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I have a module that I'm using that has its own exceptions. Is there a way of catching all the exceptions from that module without explicitly spelling out the exceptions?

So let's say I have a module named foo and it has errors foo.a foo.b ... foo.z How would I do something like

    method_from_foo() # throws a foo error
except any_foo_exception: # Can be any exception from the module foo
                          # if foo.a is thrown then it's caught here
                          # if foo.anything is thrown then it's caught here

instead of doing

    method_from_foo() # throws a foo error
except foo.a, foo.b, ... foo.z:

I don't want to do a blanket Except as I want to catch all other exceptions not related to foo

Is this possible?

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2 Answers 2

up vote 4 down vote accepted

The way you usually do this by having a base type for all your exceptions that are related to your module. So if you have a FancyFooBar module, you might want to create a FancyFooBarException first:

class FancyFooBarException (Exeption):

And then you can crete your exceptions A, B, …, and base them off that:

class AException (FancyFooBarException):

class BException (FancyFooBarException):

# ...

That way, all your exceptions that are thrown are of the same type, FancyFooBarException, but still hold a more specific type for a more special differentiation. So you can do this:

except fancyfoobar.AException:
except fancyfoobar.FancyFooBarException:
    print('One of the other exceptions')
except Exception:
    Print('Any other exception.. we do not really want to catch this though')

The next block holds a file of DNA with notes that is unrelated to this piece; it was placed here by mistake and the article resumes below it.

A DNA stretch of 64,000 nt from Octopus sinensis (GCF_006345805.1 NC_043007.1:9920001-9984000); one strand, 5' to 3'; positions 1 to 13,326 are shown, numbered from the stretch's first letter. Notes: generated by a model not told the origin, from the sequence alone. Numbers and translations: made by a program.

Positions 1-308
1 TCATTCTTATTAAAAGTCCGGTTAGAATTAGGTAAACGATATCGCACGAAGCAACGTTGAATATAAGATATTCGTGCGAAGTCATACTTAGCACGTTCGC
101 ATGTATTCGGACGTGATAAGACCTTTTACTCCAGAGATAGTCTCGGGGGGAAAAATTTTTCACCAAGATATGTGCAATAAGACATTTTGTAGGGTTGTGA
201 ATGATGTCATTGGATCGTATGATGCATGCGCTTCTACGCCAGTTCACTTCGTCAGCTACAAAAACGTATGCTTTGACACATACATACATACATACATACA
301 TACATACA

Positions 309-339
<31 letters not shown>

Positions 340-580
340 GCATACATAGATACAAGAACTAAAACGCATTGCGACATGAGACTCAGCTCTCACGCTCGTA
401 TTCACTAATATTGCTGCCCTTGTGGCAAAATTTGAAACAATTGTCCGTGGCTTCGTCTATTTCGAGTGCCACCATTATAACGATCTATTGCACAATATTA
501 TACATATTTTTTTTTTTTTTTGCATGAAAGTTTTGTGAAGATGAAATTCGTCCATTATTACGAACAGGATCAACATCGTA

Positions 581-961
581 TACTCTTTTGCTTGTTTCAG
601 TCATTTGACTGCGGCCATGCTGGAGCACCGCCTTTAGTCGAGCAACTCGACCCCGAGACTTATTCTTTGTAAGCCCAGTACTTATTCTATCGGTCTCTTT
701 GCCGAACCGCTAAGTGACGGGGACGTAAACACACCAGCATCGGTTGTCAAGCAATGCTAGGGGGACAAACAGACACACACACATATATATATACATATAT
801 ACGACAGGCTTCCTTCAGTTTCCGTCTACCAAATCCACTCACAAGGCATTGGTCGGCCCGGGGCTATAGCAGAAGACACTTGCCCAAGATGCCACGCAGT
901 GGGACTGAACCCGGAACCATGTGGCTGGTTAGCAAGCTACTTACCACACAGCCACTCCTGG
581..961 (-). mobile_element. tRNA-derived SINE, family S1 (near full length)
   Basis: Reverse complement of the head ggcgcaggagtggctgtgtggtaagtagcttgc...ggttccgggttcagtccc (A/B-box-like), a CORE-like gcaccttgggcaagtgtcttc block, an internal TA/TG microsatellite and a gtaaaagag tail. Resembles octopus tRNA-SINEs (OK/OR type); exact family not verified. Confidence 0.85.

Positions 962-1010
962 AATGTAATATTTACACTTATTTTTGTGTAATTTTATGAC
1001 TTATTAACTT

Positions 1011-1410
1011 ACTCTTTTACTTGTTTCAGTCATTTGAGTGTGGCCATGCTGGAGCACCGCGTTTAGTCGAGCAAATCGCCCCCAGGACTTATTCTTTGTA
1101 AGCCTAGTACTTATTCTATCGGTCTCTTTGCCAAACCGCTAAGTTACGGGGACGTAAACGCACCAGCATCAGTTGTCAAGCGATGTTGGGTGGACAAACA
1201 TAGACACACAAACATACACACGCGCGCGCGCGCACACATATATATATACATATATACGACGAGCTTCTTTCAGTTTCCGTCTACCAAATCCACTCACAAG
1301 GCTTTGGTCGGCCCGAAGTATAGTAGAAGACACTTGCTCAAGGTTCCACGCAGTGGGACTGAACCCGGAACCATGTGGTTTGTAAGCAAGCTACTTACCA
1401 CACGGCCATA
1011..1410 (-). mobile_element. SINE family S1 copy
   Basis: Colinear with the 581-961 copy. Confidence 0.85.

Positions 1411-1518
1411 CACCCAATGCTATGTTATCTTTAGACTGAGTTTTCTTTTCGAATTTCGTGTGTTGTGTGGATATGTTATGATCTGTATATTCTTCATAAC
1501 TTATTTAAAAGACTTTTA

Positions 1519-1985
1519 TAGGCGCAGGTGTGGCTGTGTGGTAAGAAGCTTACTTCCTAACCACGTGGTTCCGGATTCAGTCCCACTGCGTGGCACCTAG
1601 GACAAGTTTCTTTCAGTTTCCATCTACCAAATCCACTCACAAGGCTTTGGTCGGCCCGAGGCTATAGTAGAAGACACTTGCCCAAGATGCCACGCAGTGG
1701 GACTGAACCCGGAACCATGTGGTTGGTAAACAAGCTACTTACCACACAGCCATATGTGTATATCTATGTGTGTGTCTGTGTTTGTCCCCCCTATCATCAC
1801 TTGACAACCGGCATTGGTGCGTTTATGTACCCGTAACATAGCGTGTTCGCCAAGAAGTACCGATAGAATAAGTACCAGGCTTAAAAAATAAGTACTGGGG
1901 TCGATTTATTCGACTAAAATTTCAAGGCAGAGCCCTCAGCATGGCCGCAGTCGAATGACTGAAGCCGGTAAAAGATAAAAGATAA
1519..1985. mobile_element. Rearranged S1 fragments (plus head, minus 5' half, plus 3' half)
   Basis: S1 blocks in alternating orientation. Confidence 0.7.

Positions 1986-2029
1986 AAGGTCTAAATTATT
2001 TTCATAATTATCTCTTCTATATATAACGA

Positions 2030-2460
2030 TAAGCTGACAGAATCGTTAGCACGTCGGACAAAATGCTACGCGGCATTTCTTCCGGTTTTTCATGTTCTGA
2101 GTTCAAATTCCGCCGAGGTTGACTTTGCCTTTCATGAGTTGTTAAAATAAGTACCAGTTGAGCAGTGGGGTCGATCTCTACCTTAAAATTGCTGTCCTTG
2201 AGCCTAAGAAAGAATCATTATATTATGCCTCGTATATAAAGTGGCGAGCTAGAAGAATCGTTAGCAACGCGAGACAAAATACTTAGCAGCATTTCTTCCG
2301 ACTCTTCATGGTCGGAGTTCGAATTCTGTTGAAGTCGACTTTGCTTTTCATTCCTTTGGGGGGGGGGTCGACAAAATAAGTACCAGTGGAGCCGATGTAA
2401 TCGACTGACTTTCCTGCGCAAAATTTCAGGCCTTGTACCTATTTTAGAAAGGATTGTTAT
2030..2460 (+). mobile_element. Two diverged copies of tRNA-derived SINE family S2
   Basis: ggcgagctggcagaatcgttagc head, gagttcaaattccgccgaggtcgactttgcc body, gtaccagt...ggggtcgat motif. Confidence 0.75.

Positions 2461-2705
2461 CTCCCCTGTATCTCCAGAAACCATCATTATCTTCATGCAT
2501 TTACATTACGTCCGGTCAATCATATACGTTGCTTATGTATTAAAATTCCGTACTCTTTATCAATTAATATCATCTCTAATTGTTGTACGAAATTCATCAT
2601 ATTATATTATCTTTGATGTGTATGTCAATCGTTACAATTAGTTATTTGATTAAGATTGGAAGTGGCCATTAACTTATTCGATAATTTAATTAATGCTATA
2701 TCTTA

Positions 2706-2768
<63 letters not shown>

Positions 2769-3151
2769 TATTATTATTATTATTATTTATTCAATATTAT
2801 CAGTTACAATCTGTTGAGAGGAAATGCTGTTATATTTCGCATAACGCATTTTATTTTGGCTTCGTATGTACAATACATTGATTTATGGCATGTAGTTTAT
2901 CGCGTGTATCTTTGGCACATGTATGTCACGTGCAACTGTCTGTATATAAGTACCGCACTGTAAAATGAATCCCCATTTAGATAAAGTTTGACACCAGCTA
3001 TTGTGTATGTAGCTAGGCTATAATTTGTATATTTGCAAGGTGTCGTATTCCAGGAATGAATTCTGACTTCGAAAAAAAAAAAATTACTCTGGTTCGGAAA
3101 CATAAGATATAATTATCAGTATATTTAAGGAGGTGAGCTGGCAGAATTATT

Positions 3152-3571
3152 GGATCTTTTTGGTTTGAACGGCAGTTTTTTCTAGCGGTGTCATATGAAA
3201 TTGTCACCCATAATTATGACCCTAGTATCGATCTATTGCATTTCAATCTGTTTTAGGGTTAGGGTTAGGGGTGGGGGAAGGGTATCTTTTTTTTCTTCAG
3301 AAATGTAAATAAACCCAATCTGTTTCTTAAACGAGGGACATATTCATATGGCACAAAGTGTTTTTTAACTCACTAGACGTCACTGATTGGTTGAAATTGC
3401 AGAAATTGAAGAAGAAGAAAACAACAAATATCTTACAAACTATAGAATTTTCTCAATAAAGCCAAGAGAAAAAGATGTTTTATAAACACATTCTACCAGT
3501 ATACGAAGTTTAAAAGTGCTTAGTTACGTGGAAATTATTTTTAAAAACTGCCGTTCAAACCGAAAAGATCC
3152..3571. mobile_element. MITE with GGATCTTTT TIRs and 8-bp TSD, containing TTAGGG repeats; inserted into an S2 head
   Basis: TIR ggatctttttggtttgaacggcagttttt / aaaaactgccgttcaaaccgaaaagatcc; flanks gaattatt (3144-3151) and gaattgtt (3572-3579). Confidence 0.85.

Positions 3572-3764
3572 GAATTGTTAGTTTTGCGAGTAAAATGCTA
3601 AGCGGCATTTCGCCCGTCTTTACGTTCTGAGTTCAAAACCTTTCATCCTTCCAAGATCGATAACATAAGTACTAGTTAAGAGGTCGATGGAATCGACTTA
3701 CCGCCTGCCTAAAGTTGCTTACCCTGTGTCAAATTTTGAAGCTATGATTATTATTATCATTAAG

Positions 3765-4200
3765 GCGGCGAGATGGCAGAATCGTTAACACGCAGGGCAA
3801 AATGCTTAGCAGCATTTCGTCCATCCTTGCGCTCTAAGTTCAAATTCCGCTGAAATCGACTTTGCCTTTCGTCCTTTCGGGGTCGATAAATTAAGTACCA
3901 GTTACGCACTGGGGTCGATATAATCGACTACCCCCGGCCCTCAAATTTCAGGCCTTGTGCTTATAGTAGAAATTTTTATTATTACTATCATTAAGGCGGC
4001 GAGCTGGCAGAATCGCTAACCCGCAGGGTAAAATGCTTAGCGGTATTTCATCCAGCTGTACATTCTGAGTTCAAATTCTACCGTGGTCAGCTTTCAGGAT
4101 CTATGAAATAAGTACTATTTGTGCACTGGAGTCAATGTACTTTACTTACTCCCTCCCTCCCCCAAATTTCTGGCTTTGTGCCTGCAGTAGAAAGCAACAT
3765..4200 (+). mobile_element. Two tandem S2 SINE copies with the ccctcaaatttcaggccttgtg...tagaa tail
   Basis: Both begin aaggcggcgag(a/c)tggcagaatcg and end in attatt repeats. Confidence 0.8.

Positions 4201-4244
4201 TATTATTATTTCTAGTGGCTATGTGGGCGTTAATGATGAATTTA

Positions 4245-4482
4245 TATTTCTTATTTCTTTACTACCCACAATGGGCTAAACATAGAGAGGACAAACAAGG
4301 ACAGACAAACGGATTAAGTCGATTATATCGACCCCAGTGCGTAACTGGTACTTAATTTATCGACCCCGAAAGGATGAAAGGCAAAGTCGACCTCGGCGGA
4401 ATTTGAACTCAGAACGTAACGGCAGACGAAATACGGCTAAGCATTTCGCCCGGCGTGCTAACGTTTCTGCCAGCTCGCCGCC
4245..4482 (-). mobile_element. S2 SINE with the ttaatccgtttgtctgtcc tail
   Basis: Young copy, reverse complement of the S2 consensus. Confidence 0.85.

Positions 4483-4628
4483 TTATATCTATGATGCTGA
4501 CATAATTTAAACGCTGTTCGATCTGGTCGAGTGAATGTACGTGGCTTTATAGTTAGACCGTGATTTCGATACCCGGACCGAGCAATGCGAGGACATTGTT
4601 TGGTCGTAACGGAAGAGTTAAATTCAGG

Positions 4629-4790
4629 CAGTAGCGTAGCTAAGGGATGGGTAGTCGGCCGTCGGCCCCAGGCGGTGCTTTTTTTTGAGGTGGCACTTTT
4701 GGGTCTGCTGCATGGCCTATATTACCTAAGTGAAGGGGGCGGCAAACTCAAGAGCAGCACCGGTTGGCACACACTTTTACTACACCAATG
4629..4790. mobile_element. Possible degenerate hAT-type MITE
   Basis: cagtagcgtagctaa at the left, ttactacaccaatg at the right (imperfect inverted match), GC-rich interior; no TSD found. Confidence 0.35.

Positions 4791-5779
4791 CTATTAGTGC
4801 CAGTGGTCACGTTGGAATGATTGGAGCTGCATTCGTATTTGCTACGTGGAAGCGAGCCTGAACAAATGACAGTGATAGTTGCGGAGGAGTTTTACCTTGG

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Thanks for the reply, but I'm looking for a way of not spelling out every error that inherits FancyFooBarException. I don't care about the errors it throws I just want to know that it came from the foo module regardless of the specific error. –  Jeff Nov 8 '13 at 0:03
Well, yeah, that’s my point. In my example someMethod may throw BException or CException but I’m not catching it explicitely; instead, I’m just catching FancyFooBarException which is the base type of those exceptions. And by doing that, I get all the exceptions that are subtypes of that one too. And in case, I still want to handle a single exception differently (in my example AException`), I can do that as long as I catch it before the base exception. –  poke Nov 8 '13 at 0:07
Oh I see. Sorry for the confusion. Thanks! –  Jeff Nov 8 '13 at 0:09
Ah! I see poke beat me to the punch with an even better answer. But yes, Jeff, this is how you want to do your exceptions. If you don't care about the individual errors, just test for the parent class. –  jeremiahbuddha Nov 8 '13 at 0:09

You can create a single parent exception for foo, and have all your other exceptions inherit from it. Then, in your try statement, test for the parent class:

In [126]: class parentException(Exception):
   .....:     def __init__(self):
   .....:         self.value = "Parent Exception"
   .....:     def __str__(self):
   .....:         return repr(self.value)

In [127]: class child1Exception(parentException):
   .....:     def __init__(self):
   .....:         self.value = "Child 1 Exception"

In [128]: class child2Exception(parentException):
   .....:     def __init__(self):
   .....:         self.value = "Child 2 Exception"

In [129]: try:
   .....:     raise child1Exception
   .....: except parentError:
   .....:     print "Caught child1"
Caught child1
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